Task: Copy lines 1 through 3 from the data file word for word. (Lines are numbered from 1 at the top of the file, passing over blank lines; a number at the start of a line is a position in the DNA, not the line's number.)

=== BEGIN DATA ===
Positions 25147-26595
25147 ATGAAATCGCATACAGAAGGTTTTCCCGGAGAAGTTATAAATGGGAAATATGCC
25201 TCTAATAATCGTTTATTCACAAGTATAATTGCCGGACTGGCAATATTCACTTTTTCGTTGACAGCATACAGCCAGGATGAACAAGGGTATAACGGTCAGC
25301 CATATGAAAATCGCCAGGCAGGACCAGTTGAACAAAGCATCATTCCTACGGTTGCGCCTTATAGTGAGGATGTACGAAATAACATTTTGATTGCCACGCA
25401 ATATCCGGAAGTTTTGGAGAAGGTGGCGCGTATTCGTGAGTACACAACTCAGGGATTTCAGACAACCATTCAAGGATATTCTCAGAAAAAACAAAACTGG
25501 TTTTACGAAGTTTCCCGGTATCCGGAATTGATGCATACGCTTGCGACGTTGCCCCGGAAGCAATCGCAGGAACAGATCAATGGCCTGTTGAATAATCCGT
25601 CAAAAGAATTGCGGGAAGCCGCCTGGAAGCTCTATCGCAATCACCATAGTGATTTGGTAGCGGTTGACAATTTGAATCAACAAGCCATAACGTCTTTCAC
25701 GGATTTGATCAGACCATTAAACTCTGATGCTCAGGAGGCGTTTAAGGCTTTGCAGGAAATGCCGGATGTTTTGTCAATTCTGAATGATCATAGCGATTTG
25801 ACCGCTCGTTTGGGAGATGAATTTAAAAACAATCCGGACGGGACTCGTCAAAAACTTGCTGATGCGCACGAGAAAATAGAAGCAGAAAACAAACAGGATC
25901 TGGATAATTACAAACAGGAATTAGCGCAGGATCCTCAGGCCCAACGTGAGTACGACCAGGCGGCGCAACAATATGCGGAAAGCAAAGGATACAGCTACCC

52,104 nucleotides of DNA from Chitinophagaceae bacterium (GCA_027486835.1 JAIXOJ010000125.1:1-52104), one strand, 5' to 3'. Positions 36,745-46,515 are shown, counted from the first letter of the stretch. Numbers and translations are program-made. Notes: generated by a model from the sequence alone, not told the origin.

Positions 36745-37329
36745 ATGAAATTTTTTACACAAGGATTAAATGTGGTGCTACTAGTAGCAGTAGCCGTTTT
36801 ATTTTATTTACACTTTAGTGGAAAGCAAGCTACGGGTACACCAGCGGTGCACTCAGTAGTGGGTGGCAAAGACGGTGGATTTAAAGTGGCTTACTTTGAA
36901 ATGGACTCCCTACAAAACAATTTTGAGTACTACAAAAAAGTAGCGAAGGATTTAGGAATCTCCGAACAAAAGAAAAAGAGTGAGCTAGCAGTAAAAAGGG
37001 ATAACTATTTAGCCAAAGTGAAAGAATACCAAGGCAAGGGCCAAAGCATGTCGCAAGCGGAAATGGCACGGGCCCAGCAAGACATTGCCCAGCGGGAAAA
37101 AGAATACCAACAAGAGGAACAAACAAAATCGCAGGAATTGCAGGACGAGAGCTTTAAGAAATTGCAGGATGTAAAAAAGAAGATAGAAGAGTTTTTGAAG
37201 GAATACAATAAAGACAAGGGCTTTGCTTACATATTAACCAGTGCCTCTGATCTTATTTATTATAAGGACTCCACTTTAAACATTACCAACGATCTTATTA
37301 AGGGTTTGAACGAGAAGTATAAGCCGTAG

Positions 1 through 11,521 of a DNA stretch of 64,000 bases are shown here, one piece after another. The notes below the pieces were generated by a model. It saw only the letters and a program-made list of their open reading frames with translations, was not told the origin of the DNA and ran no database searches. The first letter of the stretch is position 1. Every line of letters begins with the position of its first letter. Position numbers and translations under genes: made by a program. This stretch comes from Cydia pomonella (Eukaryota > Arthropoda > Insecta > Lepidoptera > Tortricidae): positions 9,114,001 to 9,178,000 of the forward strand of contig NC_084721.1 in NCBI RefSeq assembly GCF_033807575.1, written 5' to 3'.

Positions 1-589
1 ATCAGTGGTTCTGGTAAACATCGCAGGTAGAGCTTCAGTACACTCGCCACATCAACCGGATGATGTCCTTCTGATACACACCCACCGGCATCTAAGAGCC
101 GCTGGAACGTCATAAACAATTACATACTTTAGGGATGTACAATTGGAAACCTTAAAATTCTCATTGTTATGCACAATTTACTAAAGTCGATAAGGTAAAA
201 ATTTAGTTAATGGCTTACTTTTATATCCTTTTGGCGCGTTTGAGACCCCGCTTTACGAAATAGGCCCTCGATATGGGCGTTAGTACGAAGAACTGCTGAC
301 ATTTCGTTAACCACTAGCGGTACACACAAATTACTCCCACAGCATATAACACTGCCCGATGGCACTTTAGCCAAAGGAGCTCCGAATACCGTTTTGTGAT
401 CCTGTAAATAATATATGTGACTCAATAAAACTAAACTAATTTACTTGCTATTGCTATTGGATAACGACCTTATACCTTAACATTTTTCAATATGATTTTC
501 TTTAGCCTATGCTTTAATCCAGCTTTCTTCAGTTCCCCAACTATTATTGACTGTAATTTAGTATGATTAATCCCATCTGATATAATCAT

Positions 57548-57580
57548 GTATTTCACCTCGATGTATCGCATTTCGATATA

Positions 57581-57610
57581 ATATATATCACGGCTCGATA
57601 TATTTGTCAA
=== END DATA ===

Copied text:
Positions 25147-26595
25147 ATGAAATCGCATACAGAAGGTTTTCCCGGAGAAGTTATAAATGGGAAATATGCC
25201 TCTAATAATCGTTTATTCACAAGTATAATTGCCGGACTGGCAATATTCACTTTTTCGTTGACAGCATACAGCCAGGATGAACAAGGGTATAACGGTCAGC